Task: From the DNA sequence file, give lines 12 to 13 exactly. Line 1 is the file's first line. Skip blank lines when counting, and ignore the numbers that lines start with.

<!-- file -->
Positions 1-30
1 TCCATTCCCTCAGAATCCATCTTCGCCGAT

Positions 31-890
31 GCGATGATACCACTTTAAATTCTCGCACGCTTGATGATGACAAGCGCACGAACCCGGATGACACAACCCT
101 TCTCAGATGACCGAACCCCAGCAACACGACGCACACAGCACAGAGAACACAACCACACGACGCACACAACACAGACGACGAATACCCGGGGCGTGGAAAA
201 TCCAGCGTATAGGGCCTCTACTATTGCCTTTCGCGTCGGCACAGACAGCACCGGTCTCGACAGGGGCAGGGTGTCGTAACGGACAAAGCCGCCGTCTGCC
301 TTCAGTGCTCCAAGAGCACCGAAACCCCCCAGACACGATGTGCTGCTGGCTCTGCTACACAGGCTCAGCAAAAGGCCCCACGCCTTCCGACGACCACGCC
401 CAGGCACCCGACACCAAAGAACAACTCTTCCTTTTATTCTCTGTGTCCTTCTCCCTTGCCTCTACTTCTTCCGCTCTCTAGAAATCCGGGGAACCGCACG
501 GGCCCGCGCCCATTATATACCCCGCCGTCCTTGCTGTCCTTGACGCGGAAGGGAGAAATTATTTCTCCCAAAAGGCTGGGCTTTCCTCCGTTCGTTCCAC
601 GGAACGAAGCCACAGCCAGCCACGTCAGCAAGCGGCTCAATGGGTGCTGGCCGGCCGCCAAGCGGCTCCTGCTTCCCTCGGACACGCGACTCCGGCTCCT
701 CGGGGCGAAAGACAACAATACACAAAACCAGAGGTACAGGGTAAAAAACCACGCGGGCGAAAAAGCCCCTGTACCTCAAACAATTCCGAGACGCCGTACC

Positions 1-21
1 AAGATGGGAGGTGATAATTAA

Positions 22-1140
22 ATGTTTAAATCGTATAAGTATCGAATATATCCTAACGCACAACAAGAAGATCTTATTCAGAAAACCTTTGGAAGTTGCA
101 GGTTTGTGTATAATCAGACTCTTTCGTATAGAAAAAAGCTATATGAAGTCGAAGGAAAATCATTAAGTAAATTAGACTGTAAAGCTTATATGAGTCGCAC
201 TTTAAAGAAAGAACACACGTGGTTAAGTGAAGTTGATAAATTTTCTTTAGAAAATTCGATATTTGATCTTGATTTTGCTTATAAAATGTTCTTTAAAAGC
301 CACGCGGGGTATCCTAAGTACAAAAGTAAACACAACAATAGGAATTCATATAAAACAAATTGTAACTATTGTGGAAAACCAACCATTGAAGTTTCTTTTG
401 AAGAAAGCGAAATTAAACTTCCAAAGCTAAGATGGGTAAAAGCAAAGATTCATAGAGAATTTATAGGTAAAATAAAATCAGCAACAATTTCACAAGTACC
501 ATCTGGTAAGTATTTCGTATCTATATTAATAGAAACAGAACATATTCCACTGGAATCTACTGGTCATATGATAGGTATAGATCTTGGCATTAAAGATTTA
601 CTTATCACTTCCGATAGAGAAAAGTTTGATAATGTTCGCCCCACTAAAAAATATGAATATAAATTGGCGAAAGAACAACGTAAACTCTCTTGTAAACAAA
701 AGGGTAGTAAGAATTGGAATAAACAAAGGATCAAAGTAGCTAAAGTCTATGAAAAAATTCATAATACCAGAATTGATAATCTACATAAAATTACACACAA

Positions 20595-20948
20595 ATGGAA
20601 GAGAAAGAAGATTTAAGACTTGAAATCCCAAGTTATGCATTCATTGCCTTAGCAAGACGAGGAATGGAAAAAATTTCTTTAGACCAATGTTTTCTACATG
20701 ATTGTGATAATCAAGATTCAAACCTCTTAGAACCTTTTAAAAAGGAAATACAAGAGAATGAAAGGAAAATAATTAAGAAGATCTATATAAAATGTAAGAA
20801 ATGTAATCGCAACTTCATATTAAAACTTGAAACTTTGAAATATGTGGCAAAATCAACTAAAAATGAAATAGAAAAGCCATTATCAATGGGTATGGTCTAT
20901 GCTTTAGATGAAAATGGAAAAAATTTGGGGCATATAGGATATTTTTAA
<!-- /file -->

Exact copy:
Positions 1-21
1 AAGATGGGAGGTGATAATTAA